Top 10 tips for learning French
Chers amis of learning Français,
This article was posted on the Spanish from English Discussion board but applies just the same to French. I have changed the Spanish examples to French. This article is helpful to me I hope it is for you as well. Enjoy your learning! :-)
1) Don't expect to be perfect!
Can you remember when learned to ride a bicycle? Did you ride perfectly from the first time you sat on the seat? When learning a new language, expect that you will make mistakes, and don't be embarrassed by them!
2) Work on developing an "ear" for French.
Remember that language is first and foremost oral communication. A written alphabet is merely a collection of symbols used to represent the sounds of the language, and cannot be expected to capture every nuance of sound and intonation. Try to develop a "good ear" for French. An easy and fun way to do this is by listening to French music, watching French movies.
3) Practice SPEAKING!
The only way to learn to speak a language, is by actually SPEAKING. You can study for years, and master all of the grammar rules, but unless you actually practice speaking, you will never speak well. When you are practicing speaking, remember to do it out loud, at normal conversational volume.
4) Be consistent.
To really learn a language takes time and committment. Consistency is by far the most important factor. If you can devote a solid twenty minutes a day, nearly every day, you will be far more successful than if you "cram" for an hour or two, but only sporadically.
5) Talk to yourself.
When learning a foreign language, it is common for listening skills to develop more rapidly than speaking skills, leaving the learner in the unfortunate situation of being able to understand, but unable to respond. A good way to surmount this problem is to talk to yourself as much as possible. Because there is no one else around, you won't be weighed down by the inhibition that so frequently burdens the beginning language student.
6) Use flashcards
One of the best tips we can give you is to make and use flashcards. Make cards that are small enough to easily carry with you, and write the English on one side and French on the other. Be sure to ALWAYS have some cards with you. This way, you can capture "wasted" time (standing in line, riding the bus, waiting for class to start, etc.) and turn it into productive study time. Even if you only have a couple of minutes, you can use it to study a few flashcards.
7) Label your surroundings.
Make labels for things all over your house. For example: le réfrigérateur (refrigerator), la porte (door), la fenêtre (window) etc. Remove the labels only after you have mastered the vocabulary.
8) Be patient.
Progress in language learning does not follow a straight-line graph. You cannot expect to make the same amount of progress, day after day, week after week. You may find yourself struggling at times, seeming to make no progress. Don't let this discourage you. It is normal to reach plateaus in your learning progress. If you find yourself "stuck" try spending time going back and reviewing things that you already know well. Often this will help prepare you to break through to the next level.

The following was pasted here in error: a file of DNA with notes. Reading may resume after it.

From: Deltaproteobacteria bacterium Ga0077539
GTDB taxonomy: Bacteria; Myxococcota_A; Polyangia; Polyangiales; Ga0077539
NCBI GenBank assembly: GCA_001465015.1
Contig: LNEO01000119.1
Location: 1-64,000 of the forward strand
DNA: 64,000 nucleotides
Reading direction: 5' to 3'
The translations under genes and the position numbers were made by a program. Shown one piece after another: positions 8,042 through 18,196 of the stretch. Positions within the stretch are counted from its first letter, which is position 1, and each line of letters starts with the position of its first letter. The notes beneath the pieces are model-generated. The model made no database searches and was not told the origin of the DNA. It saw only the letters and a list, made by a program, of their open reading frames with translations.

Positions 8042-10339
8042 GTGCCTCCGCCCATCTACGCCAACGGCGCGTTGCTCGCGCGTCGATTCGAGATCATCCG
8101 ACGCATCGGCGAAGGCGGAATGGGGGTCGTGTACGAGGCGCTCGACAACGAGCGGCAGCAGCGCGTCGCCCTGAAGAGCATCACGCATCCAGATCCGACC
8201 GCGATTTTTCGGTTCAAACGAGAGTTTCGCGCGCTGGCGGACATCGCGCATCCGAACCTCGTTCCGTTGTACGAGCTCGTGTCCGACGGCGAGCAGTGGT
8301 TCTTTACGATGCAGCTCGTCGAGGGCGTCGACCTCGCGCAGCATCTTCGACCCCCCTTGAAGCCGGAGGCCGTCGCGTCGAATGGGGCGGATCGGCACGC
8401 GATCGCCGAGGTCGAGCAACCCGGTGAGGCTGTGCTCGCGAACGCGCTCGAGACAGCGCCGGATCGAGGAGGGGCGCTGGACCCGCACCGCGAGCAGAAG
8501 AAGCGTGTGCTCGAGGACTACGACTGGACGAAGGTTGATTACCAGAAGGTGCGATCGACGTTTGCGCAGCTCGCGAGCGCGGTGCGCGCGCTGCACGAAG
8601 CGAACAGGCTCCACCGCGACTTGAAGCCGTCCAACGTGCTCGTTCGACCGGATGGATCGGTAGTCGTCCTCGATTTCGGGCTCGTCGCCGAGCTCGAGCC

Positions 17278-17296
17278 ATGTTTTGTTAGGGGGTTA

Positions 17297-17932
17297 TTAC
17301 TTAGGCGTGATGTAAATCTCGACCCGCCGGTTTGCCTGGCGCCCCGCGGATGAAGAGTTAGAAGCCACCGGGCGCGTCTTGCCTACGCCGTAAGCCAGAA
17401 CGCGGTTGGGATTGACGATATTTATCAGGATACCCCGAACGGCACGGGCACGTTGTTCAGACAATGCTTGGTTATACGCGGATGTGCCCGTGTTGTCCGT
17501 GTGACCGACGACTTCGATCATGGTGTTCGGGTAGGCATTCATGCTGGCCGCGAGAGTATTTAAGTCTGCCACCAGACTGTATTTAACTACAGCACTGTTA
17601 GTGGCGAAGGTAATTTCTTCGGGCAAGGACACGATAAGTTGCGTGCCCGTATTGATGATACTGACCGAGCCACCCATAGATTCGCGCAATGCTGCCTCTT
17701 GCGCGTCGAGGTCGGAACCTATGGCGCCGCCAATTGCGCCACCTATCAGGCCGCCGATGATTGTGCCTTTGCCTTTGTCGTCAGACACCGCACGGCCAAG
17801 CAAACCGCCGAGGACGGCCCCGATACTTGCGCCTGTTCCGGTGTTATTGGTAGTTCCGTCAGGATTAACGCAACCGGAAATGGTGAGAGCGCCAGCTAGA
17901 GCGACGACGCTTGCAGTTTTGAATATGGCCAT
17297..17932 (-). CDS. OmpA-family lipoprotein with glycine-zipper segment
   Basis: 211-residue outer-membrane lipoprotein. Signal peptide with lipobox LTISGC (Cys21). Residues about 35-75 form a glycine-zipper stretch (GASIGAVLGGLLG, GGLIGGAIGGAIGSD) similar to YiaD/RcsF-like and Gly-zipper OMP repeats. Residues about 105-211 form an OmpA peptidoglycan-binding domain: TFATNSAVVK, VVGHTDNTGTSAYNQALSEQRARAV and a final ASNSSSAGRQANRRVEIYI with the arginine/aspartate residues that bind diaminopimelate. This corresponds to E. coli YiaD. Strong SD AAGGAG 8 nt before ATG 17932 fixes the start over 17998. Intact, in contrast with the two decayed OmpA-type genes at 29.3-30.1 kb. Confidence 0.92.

9) Find a partner.
Try to find a native speaker who can be your conversation partner. This can be your greatest asset and perhaps you can also provide assistance to your partner in your native language.
10) Read out loud.
Try reading out loud. You will get all of the benefits of reading, plus you'll get really good pronunciation practice. In fact, as a beginner, you should read aloud as much as possible.
I've started talking out loud with my duolingo sentences and questions. The only thing is I am having trouble with German pronunciation with their Rs. I can pronounce French and Spanish words with no problem but not always German. I'm a little nervous if I'm doing more harm than good. It sounds like a half Israeli half Swedish person speaking German I think. LOL
The only good advice I can give you is, to never stop trying for those German Rs pronunciation. You miss 100% of the shots you don't take.
german r is like you're kicking your palate with your back tongue or just like a once fast kicking h/k
like frau is fakaw
while french is more of a vibrating kick on a palate that vibrates more and is more crisp behind.
but merely if you don't mind they are somewhat the same that you don't have to worry about that detail. haha
i hope this at least helps you a bit? haha
Thank you. That makes sense. Luckily I am good at saying Frau so that example helped it to make sense. I was able to imitate what you're saying.
Words like Wofur, Warum and Woruber were really sound like the Swedish Chef at first when I said them. LOL
Danke for the advice.
In French, Dictate, dictate, dictate. This helps with comprehension and grammar. :)
Lyrics training is a great FREE "dictation" tool. There are many languages available - just under 400 French ones. Modern artists, older well-known songs, lots of variety. Sure some of it's a bit corny, but who hasn't had a corny phrase or two on here :)
Pick a song using the arrow or scroll down and there are largish thumbnails. Songs are graded easy, medium and hard
Hit play now
Choose level - there are four - beginner, etc
Words will come up as the song plays and some will be missing. the number of spaces will depend on the level you chose
If you can't get the word, replay is bottom left corner of the screen and skip is on the bottom right.
You get points for correct words and lose strength (there's a red bar) for skipping, replayong or taking too long.
There is also a Karaoke mode where you can just see the words and watch the video.
You don't have to register, but if you do, you can save your high-scores.
HAVE FUN :)